20 February 2011

Abandoned driftnet on Pulau Semakau

There is a very long abandoned driftnet on Pulau Semakau. After we finished doing our TeamSeagrass monitoring, Andy and I had a closer look at it.
Part of it was draped across a hard coral colony, the rope rubbing and killing the coral.

The abandoned net stretched quite a long way, probably about 40-50m.
A closer look at the net rubbing against the coral. We cut the ropes so it would stop doing this.
The net also uproots and damages other stationary animals such as sponges.
We didn't have time to remove the net, so we tried to at least release some of the animals trapped in the net. We found two small Spoon-tipped crabs (Leptodius sp.) in the net. Each was about 7cm in body width.
Here is the other one.
Here is the crab after it was released. Unfortunately, we didn't have enough hands or time to properly clear all the fishing net lines entangled on it.
Andy also noticed this Noble volute (Cymbiola nobilis) entangled in the net. Perhaps it caught the net as it retracted, or was it eating something that got caught in the net? This large beautiful snail is listed as Vulnerable in Singapore.
Some parts of the net are still intact, other parts were already broken.
Another stretch of the net.

Other parts of the net is well overgrown with seaweeds and other encrusting organisms.
The net also stretched into a rather rich reefy part of the shore where we saw many different kinds of hard corals and even a seahorse!
We need to go back to Pulau Semakau to just focus on removing this net as part of Project Driftnet.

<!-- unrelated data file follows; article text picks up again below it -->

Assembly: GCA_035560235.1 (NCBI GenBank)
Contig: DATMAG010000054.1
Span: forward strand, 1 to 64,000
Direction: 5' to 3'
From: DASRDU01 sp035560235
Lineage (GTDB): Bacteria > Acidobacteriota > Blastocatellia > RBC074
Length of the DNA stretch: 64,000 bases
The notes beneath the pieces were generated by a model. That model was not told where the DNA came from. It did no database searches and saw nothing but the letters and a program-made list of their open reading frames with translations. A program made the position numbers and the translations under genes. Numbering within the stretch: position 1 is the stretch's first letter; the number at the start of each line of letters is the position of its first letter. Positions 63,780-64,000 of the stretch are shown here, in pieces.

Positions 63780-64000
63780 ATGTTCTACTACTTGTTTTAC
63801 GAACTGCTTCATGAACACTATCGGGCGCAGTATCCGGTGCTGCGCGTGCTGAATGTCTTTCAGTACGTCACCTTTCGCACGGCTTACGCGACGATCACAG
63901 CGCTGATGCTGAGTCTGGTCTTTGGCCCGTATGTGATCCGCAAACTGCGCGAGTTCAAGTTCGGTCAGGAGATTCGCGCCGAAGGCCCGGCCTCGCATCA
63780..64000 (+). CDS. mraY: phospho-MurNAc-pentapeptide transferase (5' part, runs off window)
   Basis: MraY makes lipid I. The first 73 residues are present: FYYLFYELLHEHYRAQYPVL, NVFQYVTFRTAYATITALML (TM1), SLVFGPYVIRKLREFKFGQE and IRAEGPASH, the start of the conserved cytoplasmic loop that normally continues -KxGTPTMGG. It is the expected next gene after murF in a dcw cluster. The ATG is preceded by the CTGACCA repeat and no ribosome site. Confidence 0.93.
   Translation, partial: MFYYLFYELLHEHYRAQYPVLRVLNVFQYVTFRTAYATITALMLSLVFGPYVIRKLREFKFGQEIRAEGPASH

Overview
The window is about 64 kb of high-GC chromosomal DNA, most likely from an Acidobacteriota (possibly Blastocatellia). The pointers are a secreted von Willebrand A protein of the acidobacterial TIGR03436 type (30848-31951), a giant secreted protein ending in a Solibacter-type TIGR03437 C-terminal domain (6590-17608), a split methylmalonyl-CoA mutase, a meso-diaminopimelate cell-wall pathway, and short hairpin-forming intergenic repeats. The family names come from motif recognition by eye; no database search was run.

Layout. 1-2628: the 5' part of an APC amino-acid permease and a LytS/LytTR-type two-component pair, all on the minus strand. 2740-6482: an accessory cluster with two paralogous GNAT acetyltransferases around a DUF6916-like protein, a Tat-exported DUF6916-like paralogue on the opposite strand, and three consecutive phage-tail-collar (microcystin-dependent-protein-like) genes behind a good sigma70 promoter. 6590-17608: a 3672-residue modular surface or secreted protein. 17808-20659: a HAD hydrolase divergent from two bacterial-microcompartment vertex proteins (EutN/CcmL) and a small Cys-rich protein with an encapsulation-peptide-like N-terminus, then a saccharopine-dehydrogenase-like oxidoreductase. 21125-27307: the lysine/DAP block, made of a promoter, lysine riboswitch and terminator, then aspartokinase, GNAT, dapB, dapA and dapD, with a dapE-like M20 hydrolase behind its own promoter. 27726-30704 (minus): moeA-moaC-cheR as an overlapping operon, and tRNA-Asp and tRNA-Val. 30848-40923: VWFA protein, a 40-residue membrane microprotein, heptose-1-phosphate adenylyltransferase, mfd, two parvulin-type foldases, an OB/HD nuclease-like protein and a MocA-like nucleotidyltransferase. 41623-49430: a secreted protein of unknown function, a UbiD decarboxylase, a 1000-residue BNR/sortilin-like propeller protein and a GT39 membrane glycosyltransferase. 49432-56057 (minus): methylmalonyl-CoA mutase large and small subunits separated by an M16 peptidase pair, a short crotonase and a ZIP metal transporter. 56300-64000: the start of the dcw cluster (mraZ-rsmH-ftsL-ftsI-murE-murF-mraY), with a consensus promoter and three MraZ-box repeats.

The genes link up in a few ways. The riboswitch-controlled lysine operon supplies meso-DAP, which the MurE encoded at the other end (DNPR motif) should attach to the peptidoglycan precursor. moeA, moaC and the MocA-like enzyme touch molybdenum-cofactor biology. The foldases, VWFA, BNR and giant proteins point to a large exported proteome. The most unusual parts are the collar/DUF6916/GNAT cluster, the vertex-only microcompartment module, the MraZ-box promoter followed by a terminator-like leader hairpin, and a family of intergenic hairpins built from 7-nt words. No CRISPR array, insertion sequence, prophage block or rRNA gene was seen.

As we looked at the net, next to the Semakau reef, there was a boatload of fishermen. Kok Sheng also spoke to a group of three men who were foraging on the shore. He found out that they used to stay on Semakau.
Shufen and Chua JC lead a team to check up on the mangroves at Semakau. Alas, they found that the large Api-api jambu trees (Avicennia marina) in the cells are no more. Here's my last look at the trees in April 09. But the two smaller trees on the Semakau shore are still there. These trees are Critically Endangered and it's very sad to learn that we have lost the lovely trees in the cells.
The little Api-api jambu on the shore was blooming and fruiting.
Even these trees are hurt by abandoned fishing lines and nets. Here's Shufen and Chua JC removing entangled lines on the tiny struggling Api-api jambu.
They also checked on the the Critically Endangered Pink-eyed pong pong tree (Cerbera manghas). Some of these large old trees were affected by the recent stormy weather and were leaning very precariously and flowering profusely. A sign that they are stressed. Oh dear. We really shouldn't take our mangrove trees for granted. Sigh.

I had a quick look, and didn't see any bleaching hard corals.
Some special corals seen included: Lettuce coral (Pavona sp.),
Anemone coral
(Goniopora sp.), Carnation coral (Pectinia sp.)
and Brain coral (Family Mussidae).
I also checked up on a Bubble tip sea anemone (Entacmea quadricolor) and it was not bleached.
Alas, as Andy and I headed out to our monitoring site, we came across a bunch of batteries simply strewn on the shore. Looks like someone replaced batteries and simply tossed the used ones on the shore. The batteries were quite high on the shore and probably  happened recently as the batteries were not encrusted.
It's a pity that some people are unaware of how their behaviour can hurt such a lovely shore.

More posts about the trip
  • TeamSeagrass with more about how sea cucumbers are important to seagrasses.
  • Kok Sheng with lots of knobbly sea stars, special cockle and other sightings.

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